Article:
Thursday December 22 (40+5), in evening as we got the kids ready for bed, the contraction picked up again. They progressed quickly, and within a few hours were very regular at 3-4 minutes apart. I actually hadn’t been timing the contractions myself, but my mom had been listening to me breath from the other room, and like any good worried mother, came out to say  “they’re really close, are you sure you can make it to the hospital in time!” (we had an hour drive to the hospital). I felt like we had plenty of time, but this was my first time in labor, she had done it 6 times…Way to freak me out mom! ;) We made it to the hospital around 1:00am on Friday 23rd (40+6). Being a VBA2C, I had to be on continuous monitoring, and have a hep-lock placed, I had thought about refusing one or both, but decided to just let them be. In the end, neither bothered me at all, and I think it helped that the nurses had a little extra peace of mind. When first checked, I was at about 5cm and fully effaced. I was THRILLED, seeing as I was a tight 2cm and only %50 effaced just 24hours earlier. Everything was looking good and I was ready to start laboring in the tub. Unfortunately for me, we had to wait for my midwife to come check me out, AND they wanted to see a little more progress before letting me jump in. And so, I pressed on, finding no relief at all in the many techniques I had so look forward to trying. Somehow the nice squishy birth ball felt like I was sitting on pole, as did the birth stool. All I could do was stand and either hunch over or squat down with each contraction.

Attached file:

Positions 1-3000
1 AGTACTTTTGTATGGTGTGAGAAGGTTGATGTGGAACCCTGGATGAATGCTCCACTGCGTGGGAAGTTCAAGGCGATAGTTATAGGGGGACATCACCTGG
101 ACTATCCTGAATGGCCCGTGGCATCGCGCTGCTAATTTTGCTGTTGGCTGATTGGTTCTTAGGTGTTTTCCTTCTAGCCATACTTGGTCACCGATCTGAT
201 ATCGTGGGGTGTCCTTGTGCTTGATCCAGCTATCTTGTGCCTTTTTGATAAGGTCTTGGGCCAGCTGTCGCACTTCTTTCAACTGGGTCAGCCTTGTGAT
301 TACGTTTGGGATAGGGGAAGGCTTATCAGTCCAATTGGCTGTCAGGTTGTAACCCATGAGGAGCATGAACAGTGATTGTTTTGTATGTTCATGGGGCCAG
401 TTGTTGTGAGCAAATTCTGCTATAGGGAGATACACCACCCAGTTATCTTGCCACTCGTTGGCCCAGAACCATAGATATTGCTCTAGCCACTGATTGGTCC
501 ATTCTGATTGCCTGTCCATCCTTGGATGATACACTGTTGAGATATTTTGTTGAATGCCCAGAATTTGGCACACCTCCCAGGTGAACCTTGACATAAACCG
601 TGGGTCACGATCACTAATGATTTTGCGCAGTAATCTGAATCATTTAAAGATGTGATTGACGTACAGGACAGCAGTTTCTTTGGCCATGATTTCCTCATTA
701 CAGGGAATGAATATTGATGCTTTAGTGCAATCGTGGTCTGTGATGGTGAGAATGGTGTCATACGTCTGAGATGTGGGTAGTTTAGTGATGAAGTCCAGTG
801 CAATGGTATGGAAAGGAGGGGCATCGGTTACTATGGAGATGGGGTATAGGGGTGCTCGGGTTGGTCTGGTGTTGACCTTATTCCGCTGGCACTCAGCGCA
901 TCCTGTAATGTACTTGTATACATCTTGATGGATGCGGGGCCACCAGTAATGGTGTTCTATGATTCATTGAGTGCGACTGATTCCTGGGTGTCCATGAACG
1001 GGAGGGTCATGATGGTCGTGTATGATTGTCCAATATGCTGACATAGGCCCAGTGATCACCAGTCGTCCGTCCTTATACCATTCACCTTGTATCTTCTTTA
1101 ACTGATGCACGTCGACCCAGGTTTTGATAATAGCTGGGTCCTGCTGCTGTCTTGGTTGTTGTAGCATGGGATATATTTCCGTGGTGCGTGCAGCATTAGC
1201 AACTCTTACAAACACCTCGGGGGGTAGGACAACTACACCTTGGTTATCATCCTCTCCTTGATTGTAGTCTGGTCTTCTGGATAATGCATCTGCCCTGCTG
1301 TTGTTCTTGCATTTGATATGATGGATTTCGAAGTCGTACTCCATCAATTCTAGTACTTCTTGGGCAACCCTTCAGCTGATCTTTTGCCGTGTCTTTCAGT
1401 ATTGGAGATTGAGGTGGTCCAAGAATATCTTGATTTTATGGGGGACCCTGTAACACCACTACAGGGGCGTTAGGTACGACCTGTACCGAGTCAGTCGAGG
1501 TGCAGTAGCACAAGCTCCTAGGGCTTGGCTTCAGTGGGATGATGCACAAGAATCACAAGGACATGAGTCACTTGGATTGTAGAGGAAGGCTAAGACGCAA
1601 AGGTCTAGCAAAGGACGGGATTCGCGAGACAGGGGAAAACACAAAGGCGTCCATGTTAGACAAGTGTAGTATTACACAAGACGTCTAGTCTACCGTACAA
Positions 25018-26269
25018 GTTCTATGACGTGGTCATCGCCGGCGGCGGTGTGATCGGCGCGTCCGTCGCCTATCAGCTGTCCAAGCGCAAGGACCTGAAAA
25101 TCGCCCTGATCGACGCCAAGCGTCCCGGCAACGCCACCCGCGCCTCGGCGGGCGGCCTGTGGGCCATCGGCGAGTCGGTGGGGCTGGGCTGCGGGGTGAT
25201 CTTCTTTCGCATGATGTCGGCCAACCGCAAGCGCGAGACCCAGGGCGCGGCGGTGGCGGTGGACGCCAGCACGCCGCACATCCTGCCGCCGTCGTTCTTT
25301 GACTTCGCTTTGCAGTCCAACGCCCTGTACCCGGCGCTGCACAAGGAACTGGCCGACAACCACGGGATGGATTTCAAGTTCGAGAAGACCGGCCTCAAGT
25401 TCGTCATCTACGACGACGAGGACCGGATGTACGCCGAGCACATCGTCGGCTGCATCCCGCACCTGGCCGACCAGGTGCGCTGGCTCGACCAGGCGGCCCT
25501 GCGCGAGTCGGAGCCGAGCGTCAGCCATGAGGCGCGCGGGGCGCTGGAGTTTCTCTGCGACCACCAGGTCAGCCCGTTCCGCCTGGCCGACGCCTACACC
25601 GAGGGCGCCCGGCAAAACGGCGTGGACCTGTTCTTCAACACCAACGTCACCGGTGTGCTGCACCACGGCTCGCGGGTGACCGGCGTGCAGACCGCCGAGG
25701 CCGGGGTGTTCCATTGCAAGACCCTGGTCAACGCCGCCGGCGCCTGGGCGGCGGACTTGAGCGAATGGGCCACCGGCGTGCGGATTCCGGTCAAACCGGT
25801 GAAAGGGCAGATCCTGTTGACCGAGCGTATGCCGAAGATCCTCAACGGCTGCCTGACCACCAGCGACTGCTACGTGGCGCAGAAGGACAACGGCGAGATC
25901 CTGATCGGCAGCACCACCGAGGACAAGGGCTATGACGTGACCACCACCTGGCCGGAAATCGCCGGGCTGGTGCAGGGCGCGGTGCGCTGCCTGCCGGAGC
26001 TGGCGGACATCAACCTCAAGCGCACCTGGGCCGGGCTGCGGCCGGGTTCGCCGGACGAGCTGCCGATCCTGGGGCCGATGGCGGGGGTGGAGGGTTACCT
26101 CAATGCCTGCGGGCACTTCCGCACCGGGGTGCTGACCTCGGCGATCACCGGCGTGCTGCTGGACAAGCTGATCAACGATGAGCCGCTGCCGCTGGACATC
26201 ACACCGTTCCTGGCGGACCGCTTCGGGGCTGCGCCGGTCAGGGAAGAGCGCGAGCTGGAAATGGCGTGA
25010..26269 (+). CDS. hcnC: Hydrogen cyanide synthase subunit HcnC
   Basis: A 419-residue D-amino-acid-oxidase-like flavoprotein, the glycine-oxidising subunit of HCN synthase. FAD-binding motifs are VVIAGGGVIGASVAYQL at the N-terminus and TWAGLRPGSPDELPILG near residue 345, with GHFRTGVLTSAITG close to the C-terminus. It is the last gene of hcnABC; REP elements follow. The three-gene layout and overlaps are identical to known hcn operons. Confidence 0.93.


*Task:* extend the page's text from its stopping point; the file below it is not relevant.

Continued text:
Finally my midwife arrives…I have no clue what time, it felt like forever, but looking back it could not have been that long. She checks me, and because the baby is still pretty high, she can’t get a good feel for how far along I am. The only way for her to tell is to try and check during a contraction. I really did try to let her, but as that contraction came on, and I was laying on my back being checked, I was suddenly not so cooperative. She still couldn’t tell for sure, but we were pretty sure I was complete…. Ok, I was sure I was complete, I don’t know what she thought. She also wasn’t sure at this point if my water had broke or not, which was part of why she was having a hard time checking dilation.  After what felt like hours (probably more like 30-40min) of contemplating how far along I was, I was finally let into the tub.
It. Was. Heavenly. My first contraction in the tub, and I felt myself pushing a little, and I couldn’t stop it. I felt like I always hear of people feeling like this hours before ‘real’ pushing begins, so I just let my body do it’s thing and I didn’t say anything. Second, and third contraction in the tub, and more unstoppable pushing. Fourth contraction in the tub, more pushing, and then I feel something coming out….